But noting that women are still joining boards at a slow pace, the report suggested the way boards look at themselves is a key factor in that, including the practice of identifying potential new board members on the basis of "who do we know." Men generally know other male prospects.

Neil McReynolds, who has been in board leadership roles and consulted with CEOs and boards and also been involved in helping boards recruit new board members, says he thinks "a combination of factors" will be necessary to make a difference to bring more diversity to boards.

McReynolds says that he frankly finds it surprising the increase in the number of women on corporate boards has come as slowly as it has, "especially for those companies in consumer products and services where women make a large percentage of purchasing decisions.

"It's going to take investor pressure, outspoken CEO's, active support by executives and board members, and improving the pipeline by making it easy to identify qualified women directors," McReynolds said.

When asked about the ways their boards are seeking to improve, most directors said their boards were doing very little and cited "ineffectual board assessment practices and, to our surprise, an almost complete absence of reviews of the performance of individual directors," the report said.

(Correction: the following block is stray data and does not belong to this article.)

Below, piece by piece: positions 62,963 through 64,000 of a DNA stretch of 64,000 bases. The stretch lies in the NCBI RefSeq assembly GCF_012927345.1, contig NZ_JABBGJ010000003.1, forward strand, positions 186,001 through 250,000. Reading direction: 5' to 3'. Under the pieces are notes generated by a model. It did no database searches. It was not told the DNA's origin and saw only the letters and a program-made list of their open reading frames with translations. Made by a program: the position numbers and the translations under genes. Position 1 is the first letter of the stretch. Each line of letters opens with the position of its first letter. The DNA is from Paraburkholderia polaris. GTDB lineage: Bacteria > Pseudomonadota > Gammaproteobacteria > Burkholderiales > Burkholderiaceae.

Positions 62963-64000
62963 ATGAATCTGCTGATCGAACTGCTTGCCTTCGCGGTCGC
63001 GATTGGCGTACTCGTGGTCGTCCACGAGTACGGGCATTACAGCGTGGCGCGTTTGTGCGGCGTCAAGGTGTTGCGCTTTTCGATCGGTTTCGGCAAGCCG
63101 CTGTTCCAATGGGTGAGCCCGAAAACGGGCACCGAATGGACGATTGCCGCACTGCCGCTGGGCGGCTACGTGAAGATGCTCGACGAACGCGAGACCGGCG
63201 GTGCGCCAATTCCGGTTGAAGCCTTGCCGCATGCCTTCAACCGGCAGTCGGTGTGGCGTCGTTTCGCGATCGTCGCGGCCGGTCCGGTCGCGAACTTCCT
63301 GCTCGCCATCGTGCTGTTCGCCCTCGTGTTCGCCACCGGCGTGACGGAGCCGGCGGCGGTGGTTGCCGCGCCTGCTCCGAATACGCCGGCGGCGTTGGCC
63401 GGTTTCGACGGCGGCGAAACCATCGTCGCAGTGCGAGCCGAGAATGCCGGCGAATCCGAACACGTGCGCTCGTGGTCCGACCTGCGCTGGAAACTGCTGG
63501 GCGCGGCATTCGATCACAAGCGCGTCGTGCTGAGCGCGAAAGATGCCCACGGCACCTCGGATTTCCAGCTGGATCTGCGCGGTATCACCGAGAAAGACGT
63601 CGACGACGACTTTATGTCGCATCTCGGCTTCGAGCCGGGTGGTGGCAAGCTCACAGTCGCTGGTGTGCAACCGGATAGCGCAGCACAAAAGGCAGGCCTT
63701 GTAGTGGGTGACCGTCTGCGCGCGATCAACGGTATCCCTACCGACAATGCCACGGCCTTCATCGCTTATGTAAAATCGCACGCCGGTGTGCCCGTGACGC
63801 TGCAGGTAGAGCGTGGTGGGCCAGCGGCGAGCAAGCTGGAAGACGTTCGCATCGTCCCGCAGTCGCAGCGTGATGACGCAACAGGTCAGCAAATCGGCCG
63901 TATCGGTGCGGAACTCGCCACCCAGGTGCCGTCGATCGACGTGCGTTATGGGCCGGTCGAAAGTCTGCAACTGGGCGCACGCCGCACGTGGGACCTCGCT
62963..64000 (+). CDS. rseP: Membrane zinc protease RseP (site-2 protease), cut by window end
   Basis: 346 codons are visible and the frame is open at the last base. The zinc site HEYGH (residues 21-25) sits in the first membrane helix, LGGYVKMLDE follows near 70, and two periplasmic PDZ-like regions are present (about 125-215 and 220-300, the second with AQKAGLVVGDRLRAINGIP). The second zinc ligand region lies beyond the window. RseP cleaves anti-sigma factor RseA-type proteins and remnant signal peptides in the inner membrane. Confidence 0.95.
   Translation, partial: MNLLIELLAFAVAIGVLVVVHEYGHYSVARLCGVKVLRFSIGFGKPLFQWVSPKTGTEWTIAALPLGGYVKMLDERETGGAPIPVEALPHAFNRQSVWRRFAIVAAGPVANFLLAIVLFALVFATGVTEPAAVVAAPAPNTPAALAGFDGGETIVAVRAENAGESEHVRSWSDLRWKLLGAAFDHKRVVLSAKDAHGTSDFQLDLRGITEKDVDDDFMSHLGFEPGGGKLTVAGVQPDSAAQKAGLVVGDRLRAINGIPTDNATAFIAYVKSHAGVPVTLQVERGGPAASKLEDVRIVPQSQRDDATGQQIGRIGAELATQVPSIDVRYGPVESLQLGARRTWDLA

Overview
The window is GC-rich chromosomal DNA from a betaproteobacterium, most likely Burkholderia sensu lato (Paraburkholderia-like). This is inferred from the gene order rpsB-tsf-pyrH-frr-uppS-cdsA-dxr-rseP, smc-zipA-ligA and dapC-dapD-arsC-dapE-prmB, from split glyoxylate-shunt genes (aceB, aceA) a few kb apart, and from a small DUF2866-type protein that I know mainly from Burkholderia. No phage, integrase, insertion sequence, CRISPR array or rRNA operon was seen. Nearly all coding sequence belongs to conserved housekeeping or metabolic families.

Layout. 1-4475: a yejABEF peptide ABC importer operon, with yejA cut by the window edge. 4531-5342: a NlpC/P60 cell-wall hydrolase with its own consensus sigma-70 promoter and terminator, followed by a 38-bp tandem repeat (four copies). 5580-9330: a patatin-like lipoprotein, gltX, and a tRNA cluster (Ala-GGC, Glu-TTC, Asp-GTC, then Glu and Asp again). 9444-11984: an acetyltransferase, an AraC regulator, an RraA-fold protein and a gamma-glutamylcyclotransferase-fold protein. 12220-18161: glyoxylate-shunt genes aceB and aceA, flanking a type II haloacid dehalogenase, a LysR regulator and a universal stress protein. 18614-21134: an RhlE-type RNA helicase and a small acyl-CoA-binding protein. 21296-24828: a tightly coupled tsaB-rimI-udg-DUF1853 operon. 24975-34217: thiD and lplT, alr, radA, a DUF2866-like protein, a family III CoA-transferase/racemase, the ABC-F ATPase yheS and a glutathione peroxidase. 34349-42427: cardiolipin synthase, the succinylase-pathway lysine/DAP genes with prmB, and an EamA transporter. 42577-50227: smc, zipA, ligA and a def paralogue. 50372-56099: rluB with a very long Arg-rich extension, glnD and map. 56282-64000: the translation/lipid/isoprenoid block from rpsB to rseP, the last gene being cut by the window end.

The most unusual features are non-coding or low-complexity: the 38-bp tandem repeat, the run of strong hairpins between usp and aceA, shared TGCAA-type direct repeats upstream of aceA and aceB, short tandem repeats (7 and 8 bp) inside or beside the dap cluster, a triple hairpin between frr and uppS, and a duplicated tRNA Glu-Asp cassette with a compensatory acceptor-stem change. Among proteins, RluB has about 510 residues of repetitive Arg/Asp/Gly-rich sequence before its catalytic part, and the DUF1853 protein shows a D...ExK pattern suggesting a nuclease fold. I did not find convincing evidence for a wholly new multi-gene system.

In an area like Seattle where women business leaders and entrepreneurs have been a prominent part of the business community leadership and non-profit board landscape for years, men, and even some emerging women leaders, might find it difficult to accept that women have faced an uphill battle in getting board slots at public companies.

After all, we have Phyllis Campbell, regional head of JPMorgan Chase and former Washington president of U.S. Bank, currently a member of the board of Alaska Airlines who has served on three other major boards. And Judith Runstad and Deanna Oppenheimer come quickly to mind.  

Runstad is former co-managing partner of Seattle law firm Foster Pepper, a member of several public company boards and prominent in business locally since before Rotary permitted women members. And Oppenheimer, who left Seattle to become head of Barclay's operations in England and now back in Seattle. is a member of several boards nationally.

But Cate says it would be an indication of complacency for those in this area, particularly men, to assume we are somehow ahead of the game in terms of board opportunities for women.

"Washington state is pretty good, with about 20 percent of public company board positions being filled by women," she said. "but the technology industry is almost the reverse, with most boards composed entirely of men. Most are boys clubs, because venture capital firms like dealing with men."